I had a similar problem. Probably you have some lights with dimmers someplace. That buzz will travel on the green wire ground and bother every audio device connected. The fix is one of those ground isolator plugs. AND this will instantly set off all of those folks who go into a panic mode about disconnecting the green wire ground. Just make sure that the electronic piano player is not standing in water or washing their hands while playing. Probably they should also wear dry shoes. The only way around the green wire problem was a separate conduit run, isolated from all other electrical everything until it got to the main panel, with an insulated ground wire tied directly to the main ground in the panel. And a separate circuit for the audio stuff, all run on that one 20 amp breaker, on the other side phase from where all of the dimmer lights were fed. Running thinwall 80 feet in a masonry building is not much fun. But that alone was the alternative to just disconnecting the green wire ground. I could have simply added a GFCI to that circuit and then there would be no more threoreticaly potential shock hazard.
 

eetech00

Joined Jun 8, 2013
2,576
I disagree...
Whatever you do...don't isolate the sound system power from ground (like cutting off the ground prong on the AC plug).:eek:
It creates a an easy way for a singer or speaker to get shocked or electrocuted...
 

LowQCab

Joined Nov 6, 2012
1,104
The "Sound-System" is never the problem,
( what ever "The Sound-System" is that you are referring to ),
99.9% of any noise problems originate from poorly designed Musical-Instrument-Electronics.
Shock-Hazard problems have the same exact same source.
The worst offenders are Tube-Amps that the owner is trying to keep "all-original".
.
.
.
 

eetech00

Joined Jun 8, 2013
2,576
The "Sound-System" is never the problem,
( what ever "The Sound-System" is that you are referring to ),
99.9% of any noise problems originate from poorly designed Musical-Instrument-Electronics.
Shock-Hazard problems have the same exact same source.
The worst offenders are Tube-Amps that the owner is trying to keep "all-original".
.
.
.
I disagree. I can't tell you how many time I've gotten shocked on stage only to find out "oh that. I cut that off..."
o_O
 

LowQCab

Joined Nov 6, 2012
1,104
But that has nothing to do with "The Sound-System".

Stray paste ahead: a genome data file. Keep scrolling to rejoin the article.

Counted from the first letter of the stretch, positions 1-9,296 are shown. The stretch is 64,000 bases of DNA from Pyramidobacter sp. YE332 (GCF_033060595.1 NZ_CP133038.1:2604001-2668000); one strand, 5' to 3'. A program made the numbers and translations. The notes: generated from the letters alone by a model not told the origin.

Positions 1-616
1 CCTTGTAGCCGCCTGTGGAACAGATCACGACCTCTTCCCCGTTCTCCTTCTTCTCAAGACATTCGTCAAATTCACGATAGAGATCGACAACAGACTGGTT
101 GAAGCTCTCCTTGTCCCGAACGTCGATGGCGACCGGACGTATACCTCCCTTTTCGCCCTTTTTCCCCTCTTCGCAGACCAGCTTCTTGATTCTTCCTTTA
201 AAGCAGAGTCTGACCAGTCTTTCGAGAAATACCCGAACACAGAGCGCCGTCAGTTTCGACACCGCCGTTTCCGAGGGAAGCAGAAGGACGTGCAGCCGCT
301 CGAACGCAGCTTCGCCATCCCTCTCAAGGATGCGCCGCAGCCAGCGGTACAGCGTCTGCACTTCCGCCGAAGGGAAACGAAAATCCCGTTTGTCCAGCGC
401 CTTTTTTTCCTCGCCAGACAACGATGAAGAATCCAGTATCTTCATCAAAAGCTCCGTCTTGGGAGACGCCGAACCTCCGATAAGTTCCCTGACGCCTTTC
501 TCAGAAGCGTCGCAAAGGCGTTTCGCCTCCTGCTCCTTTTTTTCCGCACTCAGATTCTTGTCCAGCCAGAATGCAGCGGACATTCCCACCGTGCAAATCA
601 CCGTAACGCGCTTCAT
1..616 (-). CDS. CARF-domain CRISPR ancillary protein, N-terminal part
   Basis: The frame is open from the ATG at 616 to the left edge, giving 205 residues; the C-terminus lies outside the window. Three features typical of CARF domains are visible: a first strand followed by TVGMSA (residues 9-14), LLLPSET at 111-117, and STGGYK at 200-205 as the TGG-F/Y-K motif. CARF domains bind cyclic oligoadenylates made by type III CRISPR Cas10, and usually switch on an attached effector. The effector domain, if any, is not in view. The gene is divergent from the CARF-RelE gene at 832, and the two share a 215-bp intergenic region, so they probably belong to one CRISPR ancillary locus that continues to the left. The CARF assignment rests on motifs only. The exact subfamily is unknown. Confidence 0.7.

Generally, no part of the Sound-System is "plugged-in" on Stage.
The only thing you've ever been shocked by, was attached to a Tube-Amp in some way.
Every piece of Equipment in the House-System has an Isolation-Transformer, without exception.
Power-Grounds are a totally different animal when
compared to Low-Voltage, Line-Level, and Mic-Level Grounds.
.
.
.
 

MisterBill2

Joined Jan 23, 2018
9,292
I disagree...
Whatever you do...don't isolate the sound system power from ground (like cutting off the ground prong on the AC plug).:eek:
It creates a an easy way for a singer or speaker to get shocked or electrocuted...
In order for a shock to happen there must be a path for the current to flow. In addition, there must be a path to the microphone outside for the person to touch. And note that this is not a garage band playing on a cement floor, where there actually would be a possibility of being grounded.

In addition, it is a simple matter to provide a ground fault interrupter device in the power feed to the whole sound system . And that device does not need any ground connection to function, no matter what superstition s you have.

Andonce again I suggest trying it with all of the electonic light dimmers switched off. That noise will get into any and every signal level circuit around. And it does travel around on that green wire ground as well.
 
Last edited:

eetech00

Joined Jun 8, 2013
2,576
In order for a shock to happen there must be a path for the current to flow. In addition, there must be a path to the microphone outside for the person to touch. And note that this is not a garage band playing on a cement floor, where there actually would be a possibility of being grounded.

In addition, it is a simple matter to provide a ground fault interrupter device in the power feed to the whole sound system . And that device does not need any ground connection to function, no matter what superstition s you have.